Title:
Systems and methods for federating open social networks for analyses
United States Patent 8868652


Abstract:
Methods and arrangements for constructing and analyzing federated social networks. A first social network with a first plurality of accounts is defined, as well as a second social network with a second plurality of accounts, the second social network being unaffiliated with the second social network. The first and second social networks are federated to determine a union of the first and second social networks and an intersection of the first and second social networks, and second-order connections between one or more of the first plurality of accounts and one or more of the second plurality of accounts are ascertained, the second-order connections including connections outside of the intersection of the first and second social networks and within the union of the first and second social networks.



Inventors:
Dey, Kuntal (New Delhi, IN)
Mehta, Ruta (Mumbai, IN)
Modani, Natwar (Haryana, IN)
Nagar, Seema (New Delhi, IN)
Nanavati, Amit Anil (New Delhi, IN)
Application Number:
12/944918
Publication Date:
10/21/2014
Filing Date:
11/12/2010
Assignee:
International Business Machines Corporation (Armonk, NY, US)
Primary Class:
International Classes:
G06F15/16; G06Q10/10
Field of Search:
709/204
View Patent Images:



Primary Examiner:
Louie, Oscar
Assistant Examiner:
Liu, Lin
Attorney, Agent or Firm:
Ference & Associates LLC
Claims:
What is claimed is:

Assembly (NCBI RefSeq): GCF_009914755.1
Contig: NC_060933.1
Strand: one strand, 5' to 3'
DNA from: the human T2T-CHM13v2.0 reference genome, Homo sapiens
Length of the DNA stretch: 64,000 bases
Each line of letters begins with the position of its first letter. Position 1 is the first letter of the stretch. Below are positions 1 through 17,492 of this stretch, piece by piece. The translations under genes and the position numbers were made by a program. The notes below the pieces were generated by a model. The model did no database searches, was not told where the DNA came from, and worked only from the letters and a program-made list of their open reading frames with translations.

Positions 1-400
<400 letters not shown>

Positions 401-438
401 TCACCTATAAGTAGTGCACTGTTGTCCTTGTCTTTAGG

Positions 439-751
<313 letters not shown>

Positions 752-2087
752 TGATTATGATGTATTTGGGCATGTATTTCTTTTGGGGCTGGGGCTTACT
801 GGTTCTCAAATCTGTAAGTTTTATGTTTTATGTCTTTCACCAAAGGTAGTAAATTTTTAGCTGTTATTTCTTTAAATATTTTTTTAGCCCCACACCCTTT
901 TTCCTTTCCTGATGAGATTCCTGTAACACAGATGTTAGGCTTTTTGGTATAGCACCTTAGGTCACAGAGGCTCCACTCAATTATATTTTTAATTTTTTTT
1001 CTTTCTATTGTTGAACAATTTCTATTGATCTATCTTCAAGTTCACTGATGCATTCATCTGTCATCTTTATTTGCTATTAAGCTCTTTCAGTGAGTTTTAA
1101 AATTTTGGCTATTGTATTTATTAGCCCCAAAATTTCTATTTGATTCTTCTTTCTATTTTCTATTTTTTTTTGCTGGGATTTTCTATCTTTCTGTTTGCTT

1. An apparatus comprising: one or more processors; and a computer readable storage memory device having computer readable program code embodied therewith and executable by the one or more processors, the computer readable program code comprising: computer readable program code configured to define a first social network with a first plurality of accounts; computer readable program code configured to define a second social network with a second plurality of accounts the second social network being unaffiliated with the first social network; computer readable program code configured to federate the first and second social networks to determine a union of the first and second social networks and an intersection of the first and second social networks; and computer readable program code configured to ascertain second-order connections between one or more of the first plurality of accounts and one or more of the second plurality of accounts, the second-order connections including connections outside of the intersection of the first and second social networks and within the union of the first and second social networks; wherein to federate the first and second social networks comprises: constructing a first graph from the first social network; constructing a second graph from the second social network; determining a first federated graph portion on a basis of edges incident on a vertex set formed from an intersection of the first and second graphs; determining a second federated graph portion via ascertaining a global 2-hop neighborhood of the vertex set; determining a third federated graph portion via exploring arbitrary subgraphs among the first and second graphs; and combining the first, second and third federated graph portions to form a federated graph; and the computer readable program code further comprising computer readable program code configured to provide, for subsequent analysis, connections and relationships between accounts in the first and second social networks and within the federated graph.